This came out before last night’s instant-history game, but it’s not like the 2014 playoffs just got exciting last night. They’ve been a thrill ride. Often an experience in head-smacking insanity — “why is he doing THAT NOW?” — but never, ever boring. Indeed, so far this may be the most exciting postseason in several years.
He uses his column to say that the matchups are all ho-hum, an assessment which is filtered entirely through TV ratings and, it would appear, the absence of east coast teams like the Yankees and Red Sox. Why on Earth would anyone want to watch these playoffs, he seems to say, given that large corporations aren’t profiting off of them as much as they may otherwise do?
I get that he’s a business writer first (his actual baseball opinions are probably left untouched, because oh my God are they terrible), but this is simply ridiculous. Ratings do matter to the companies which broadcast games and to the bottom line of the leagues. But to assert, in the middle of a crazy-good playoff season that this is all “boring” because that extremely small segment of the universe may be displeased is not just missing the forest for the trees, it’s saying “hey, let’s just not go to the country anyway. Trees are overrated. Let’s go walk around downtown.”
The Tigers were dealt a big blow last spring when their starting shortstop, Jose Iglesias, went down with fractures in both of his shins. But according to GM Dave Dombrowski, he should be OK come February:
Iglesias is ramping up his baseball activity, president and general manager Dave Dombrowski said during the team’s end-of-the-season news conference Tuesday.
“The doctors tell me he’ll be fine,” Dombrowski said. “He’s going to be ready for spring training, he’s going to be ready to go, and he’s over all of his (injuries).”
Dombrowski is cautious in his assessment, however, likely remembering that last winter the thought was that Iglesias merely had shin splits and that he’d be fine with a few days off.
Either way, Iglesias going down led the Tigers to make constant adjustments at short, from Alex Gonzalez to Andrew Romine to Eugenio Suarez. Getting Iglesias back for 2015 would be like adding a top free agent for free.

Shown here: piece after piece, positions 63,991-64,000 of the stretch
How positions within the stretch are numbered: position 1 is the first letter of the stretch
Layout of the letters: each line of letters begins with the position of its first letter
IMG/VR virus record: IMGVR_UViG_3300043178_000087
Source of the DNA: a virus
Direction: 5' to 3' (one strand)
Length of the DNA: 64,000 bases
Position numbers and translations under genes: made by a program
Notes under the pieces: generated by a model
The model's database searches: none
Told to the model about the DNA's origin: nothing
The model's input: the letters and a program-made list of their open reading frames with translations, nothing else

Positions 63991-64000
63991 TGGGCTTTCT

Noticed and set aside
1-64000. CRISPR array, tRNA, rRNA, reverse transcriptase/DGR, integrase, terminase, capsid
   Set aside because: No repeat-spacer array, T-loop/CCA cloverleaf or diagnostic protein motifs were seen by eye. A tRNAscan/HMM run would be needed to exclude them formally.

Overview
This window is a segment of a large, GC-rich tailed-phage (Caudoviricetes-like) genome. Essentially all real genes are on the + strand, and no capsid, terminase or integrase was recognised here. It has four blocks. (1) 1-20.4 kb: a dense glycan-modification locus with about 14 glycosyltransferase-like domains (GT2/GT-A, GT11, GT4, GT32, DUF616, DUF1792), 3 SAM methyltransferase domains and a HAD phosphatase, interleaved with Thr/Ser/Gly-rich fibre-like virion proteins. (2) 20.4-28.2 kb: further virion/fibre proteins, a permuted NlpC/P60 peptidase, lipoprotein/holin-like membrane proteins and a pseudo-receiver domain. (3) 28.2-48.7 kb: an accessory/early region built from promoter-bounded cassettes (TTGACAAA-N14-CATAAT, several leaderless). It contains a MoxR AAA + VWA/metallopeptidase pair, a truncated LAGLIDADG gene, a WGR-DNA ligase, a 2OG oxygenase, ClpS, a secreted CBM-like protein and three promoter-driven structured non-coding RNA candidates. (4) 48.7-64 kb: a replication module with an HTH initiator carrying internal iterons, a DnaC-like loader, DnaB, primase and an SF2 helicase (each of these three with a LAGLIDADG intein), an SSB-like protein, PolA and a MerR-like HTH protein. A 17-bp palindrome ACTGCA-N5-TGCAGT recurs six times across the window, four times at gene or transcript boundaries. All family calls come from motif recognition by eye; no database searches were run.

The other day, as the NLCS was getting ready to resume in San Francisco, the Post’s Kevin Kernan tweeted a couple of pics from the AT&T Park press box with the clear intent of taunting pampered Yankees fans back home:
Fans riveted no one in luxury restaurant watching on TV pic.twitter.com/RwwU1kbp9a
— Kevin Kernan (@WheresKernan) October 14, 2014
No what else is great about AT&T Park — No Moat pic.twitter.com/7PWHQm0mJz
— Kevin Kernan (@WheresKernan) October 14, 2014
The idea, obviously, is that unlike those swells at new Yankee Stadium, AT&T Park was all about baseball fans exposed to the weather, there for the experience and the nuts and bolts of the game.
Well, not all of them. Mike Oz of Big League Stew gives us a tour of AT&T Park’s Gotham Club, and I think we’d be hard-pressed to find a more glitzy and fancy ballpark experience:
It’s hidden in plain sight, but behind that door is a VIP experience unlike any other in MLB. It’s a sort of baseball country club for diehard San Francisco Giants fans who shell out a nice chunk of change for a members-only pre- and post-game hangout space. There’s nothing else like this in MLB, Gotham Club reps say . . . They call this The Game Room, it’s part of The Gotham Club experience, with a two-lane bowling alley, a pool table, vintage arcade games, a bar, black-and-white baseball photos on the wall and music from 60 years ago. The bowling alley, in true baseball fashion, counts mph on each roll.
Mike has a lot of pictures and video of the place. I’ve been lucky enough to be invited into some club level joints around the league, but nothing compares to what they have going on in San Francisco.
Which doesn’t make them any different than a lot of places, even if they do their fancy experience up a little fancier. Most ballparks have this sort of thing happening now. Yankee Stadium is no worse, really. The idea of high roller sections and places for the unwashed masses is increasingly common in baseball parks and, for that matter, society as a whole. Your mileage may vary as to whether that is a good thing or a bad thing.
Some option news from the Batlimore Orioles. The Sun reports that the Orioles will exercise the options of reliever Darren O’Day ($4.25 million) and Wei-Yin Chen ($4.75 million) but will decline the option of Nick Hundley ($5 million).
Hundley is no surprise, as the O’s expect to get Matt Weiters back next season and will have Caleb Joseph in the fold. O’Day is a tad expensive for a reliever, but he is one of the best setup guys in baseball so it makes total sense that they want him back. Chen is an utter no-brainer, as his option is less than half of what other, comparable starters routinely get.